Posts Tagged ‘safe spaces’

If you are not much of a participant on the feminist or transgender politics blogospheres, you might not know what a Safe Space is. I wish I didn’t.

According to wiki, A safe space

‘is a term for an area or forum where either a marginalised group are not supposed to face standard mainstream stereotypes and marginalisation, or in which a shared political or social viewpoint is required to participate in the space. For example, a feminist safe space would not allow free expression of anti-feminist viewpoints’.

No wonder I have problems!

Women only spaces have long since been an aspect of feminism. Growing up in a feminist household in the 1970s,  I remember my Mum and her friends being part of various women’s groups.  I was in ‘women’s CND’ in the 1980s and spent some time at that most excellent of ‘women’s only’ spaces, Greenham Common Peace Camp. Though, I have to tell you, it wasn’t just the lovely lesbian ladies, the feminist politics and the all-women anti-nuclear protesting that I liked. Because at Greenham, I actually encountered quite a few men, most of whom were in uniform! Whether it was coach drivers, policemen or those exotic, taboo figures on the other side of the fence: US soldiers, my favourite women’s only space wasn’t women only at all.

Since the internet got into its stride in the 1990s and 2000s, ‘safe spaces’ have come to fit the definition given above. these online ‘safe spaces’ exist alongside some women’s only ‘safe spaces’ in ‘real life’ such as rape crisis centres, women’s refuges and women’s discussion groups. Not to mention the Women’s Institute and women’s organisations which may not consider themselves ‘feminist’ at all.

I am focussing on internet ‘safe spaces’ here. The question I want to ask is, who are they protecting? Who is ‘safe’ in these spaces and who/what are the ‘dangers’ they are being protected from?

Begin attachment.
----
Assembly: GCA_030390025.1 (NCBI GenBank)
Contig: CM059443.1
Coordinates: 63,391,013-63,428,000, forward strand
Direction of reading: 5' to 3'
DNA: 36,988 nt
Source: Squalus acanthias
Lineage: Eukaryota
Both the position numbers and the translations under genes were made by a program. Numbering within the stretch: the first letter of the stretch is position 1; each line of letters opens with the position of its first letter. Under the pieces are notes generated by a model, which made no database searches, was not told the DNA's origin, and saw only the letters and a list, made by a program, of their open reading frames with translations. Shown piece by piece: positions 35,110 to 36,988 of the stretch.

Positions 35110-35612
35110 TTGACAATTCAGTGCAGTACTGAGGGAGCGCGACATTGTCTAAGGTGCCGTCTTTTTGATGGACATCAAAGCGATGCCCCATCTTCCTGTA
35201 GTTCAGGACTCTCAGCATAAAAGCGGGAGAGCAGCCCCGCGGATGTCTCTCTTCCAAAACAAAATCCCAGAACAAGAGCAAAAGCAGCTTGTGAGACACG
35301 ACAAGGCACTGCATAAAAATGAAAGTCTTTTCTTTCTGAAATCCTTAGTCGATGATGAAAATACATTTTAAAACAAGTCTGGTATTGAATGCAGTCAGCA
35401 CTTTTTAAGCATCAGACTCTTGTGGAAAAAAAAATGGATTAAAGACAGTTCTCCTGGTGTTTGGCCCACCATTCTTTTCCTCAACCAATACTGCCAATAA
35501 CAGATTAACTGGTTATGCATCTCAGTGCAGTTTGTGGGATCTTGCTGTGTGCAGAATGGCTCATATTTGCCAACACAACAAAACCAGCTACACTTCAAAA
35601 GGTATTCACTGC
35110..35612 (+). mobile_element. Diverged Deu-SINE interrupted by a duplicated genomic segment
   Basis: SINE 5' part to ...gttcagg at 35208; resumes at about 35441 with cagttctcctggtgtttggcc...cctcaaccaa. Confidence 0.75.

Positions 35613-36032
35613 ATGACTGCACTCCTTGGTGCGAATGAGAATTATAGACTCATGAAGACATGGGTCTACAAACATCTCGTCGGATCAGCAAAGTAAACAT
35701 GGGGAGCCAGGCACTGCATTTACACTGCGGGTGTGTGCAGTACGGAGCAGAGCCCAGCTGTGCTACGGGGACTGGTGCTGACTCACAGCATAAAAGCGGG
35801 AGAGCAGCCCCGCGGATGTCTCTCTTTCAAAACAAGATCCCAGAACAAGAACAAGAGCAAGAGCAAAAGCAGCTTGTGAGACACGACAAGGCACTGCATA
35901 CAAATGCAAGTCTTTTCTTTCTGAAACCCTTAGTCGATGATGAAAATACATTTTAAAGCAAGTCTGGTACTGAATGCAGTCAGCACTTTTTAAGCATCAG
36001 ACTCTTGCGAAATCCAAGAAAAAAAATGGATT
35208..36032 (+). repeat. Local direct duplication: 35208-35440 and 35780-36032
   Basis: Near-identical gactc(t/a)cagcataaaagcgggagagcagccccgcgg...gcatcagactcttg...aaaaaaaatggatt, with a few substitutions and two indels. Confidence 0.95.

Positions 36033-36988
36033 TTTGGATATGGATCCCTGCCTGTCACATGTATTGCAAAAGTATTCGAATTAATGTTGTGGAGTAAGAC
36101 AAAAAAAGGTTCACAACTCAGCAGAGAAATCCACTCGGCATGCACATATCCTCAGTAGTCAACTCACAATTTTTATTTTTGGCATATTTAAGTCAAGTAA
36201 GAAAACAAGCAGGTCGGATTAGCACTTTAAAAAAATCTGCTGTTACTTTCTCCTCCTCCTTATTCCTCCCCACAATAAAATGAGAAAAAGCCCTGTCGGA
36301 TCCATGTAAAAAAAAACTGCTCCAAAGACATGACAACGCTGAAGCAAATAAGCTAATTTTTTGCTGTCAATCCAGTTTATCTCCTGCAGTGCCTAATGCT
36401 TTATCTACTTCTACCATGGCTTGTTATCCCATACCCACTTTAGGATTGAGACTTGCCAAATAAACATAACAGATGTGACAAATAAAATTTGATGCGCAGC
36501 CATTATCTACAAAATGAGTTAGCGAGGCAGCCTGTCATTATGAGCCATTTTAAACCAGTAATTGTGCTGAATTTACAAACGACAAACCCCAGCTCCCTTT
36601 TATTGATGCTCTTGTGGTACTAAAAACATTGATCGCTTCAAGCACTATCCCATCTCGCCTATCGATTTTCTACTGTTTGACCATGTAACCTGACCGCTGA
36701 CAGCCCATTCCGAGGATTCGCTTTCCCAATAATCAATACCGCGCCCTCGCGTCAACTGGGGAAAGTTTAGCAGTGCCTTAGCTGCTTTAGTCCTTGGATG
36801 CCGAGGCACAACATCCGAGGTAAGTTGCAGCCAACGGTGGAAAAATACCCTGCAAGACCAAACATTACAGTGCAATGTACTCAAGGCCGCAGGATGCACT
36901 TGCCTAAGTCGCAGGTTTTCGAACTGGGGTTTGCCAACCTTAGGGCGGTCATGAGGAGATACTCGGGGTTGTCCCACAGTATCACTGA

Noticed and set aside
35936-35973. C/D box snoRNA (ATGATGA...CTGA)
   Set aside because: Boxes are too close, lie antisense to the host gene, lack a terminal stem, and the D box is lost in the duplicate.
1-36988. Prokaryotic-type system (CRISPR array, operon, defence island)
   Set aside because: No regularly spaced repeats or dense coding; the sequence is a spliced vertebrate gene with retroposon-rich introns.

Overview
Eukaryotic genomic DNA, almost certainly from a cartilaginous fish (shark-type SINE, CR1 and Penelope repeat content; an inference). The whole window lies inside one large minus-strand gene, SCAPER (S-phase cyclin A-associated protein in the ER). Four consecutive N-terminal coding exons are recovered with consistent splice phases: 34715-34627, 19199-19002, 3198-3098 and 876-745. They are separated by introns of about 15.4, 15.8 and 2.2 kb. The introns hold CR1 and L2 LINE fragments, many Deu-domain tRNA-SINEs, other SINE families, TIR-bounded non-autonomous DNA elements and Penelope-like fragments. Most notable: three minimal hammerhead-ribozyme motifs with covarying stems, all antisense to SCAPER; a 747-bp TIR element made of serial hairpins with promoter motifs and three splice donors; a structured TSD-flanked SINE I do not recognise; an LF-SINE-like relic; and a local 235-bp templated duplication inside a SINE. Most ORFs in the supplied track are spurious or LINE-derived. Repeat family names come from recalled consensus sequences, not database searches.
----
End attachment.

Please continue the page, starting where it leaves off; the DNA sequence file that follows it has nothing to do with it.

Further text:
A lot of the language of ‘safe spaces’ focusses on issues pertinent to ‘radical feminism’. So safe spaces tend to be identified as places where women are safe to state their pro-choice views, to discuss and campaign against sexual violence (against women), and domestic violence (against women). Many ‘safe spaces’ online are tightly moderated and posts are flagged up quite a lot with ‘trigger warnings’. Trigger warnings

‘are designed to prevent people who have an extremely strong and damaging emotional response (for example, post-traumatic flashbacks or urges to harm themselves) to certain subjects from encountering them unaware. Having these responses is called “being triggered”. A trigger warning usually takes the form of some emphasised (usually bold) text describing in broad terms the upsetting nature of the content, and contains the words “trigger warning”‘.

The whole language and atmosphere of these online ‘safe spaces’ is one in which it is suggested that the women who participate in them are potentially vulnerable. That certain arguments, subjects and discussions are ‘dangerous’ or harmful to their well-being and that they should be protected from particular viewpoints and styles of debate.

Frankly I find this insulting. Not least because I am often labelled as the ‘danger’ to these women, and have my comments deleted, or am blocked completely from participating in discussions on a website/blog.

When you log on to your computer and when you sign in to comment on a blog, you do not have to state your gender identity, your political viewpoint or your status in regards to gender violence.  So the moderators do not know which of the commenters are in need of the ‘protection’ a safe space is said to provide.

The fact that, though I hate the phrase and the label, I am a ‘survivor of sexual violence’, a ‘survivor of domestic violence’ and someone with ‘gender identity issues’ means nothing. I have been treated as a threat, and accused of ‘triggering’ women on feminist blogs, and been kicked off them accordingly. These spaces are definitely not ‘safe’ for me, even though I tick all the stupid, infantile and patronising boxes that suggest they are supposed to be.

My most recent conflict with a feminist ‘safe space’ was just today, on this UK feminist blog, The F word, discussion about ‘the tyranny of silencing’ of minority and marginalised voices. Haha.

http://www.thefword.org.uk/blog/2011/03/the_tyranny_of_